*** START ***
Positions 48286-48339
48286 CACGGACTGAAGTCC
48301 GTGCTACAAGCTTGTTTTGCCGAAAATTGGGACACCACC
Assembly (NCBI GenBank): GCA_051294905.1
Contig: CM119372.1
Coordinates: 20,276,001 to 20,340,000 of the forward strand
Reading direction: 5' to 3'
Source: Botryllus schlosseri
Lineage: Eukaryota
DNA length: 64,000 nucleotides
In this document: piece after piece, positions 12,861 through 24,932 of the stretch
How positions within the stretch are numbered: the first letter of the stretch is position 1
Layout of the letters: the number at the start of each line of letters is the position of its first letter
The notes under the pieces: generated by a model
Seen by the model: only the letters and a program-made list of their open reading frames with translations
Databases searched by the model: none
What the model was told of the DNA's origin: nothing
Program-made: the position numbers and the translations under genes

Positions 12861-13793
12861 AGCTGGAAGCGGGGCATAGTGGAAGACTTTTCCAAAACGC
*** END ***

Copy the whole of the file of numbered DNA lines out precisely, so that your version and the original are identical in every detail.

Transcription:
Positions 48286-48339
48286 CACGGACTGAAGTCC
48301 GTGCTACAAGCTTGTTTTGCCGAAAATTGGGACACCACC
Assembly (NCBI GenBank): GCA_051294905.1
Contig: CM119372.1
Coordinates: 20,276,001 to 20,340,000 of the forward strand
Reading direction: 5' to 3'
Source: Botryllus schlosseri
Lineage: Eukaryota
DNA length: 64,000 nucleotides
In this document: piece after piece, positions 12,861 through 24,932 of the stretch
How positions within the stretch are numbered: the first letter of the stretch is position 1
Layout of the letters: the number at the start of each line of letters is the position of its first letter
The notes under the pieces: generated by a model
Seen by the model: only the letters and a program-made list of their open reading frames with translations
Databases searched by the model: none
What the model was told of the DNA's origin: nothing
Program-made: the position numbers and the translations under genes

Positions 12861-13793
12861 AGCTGGAAGCGGGGCATAGTGGAAGACTTTTCCAAAACGC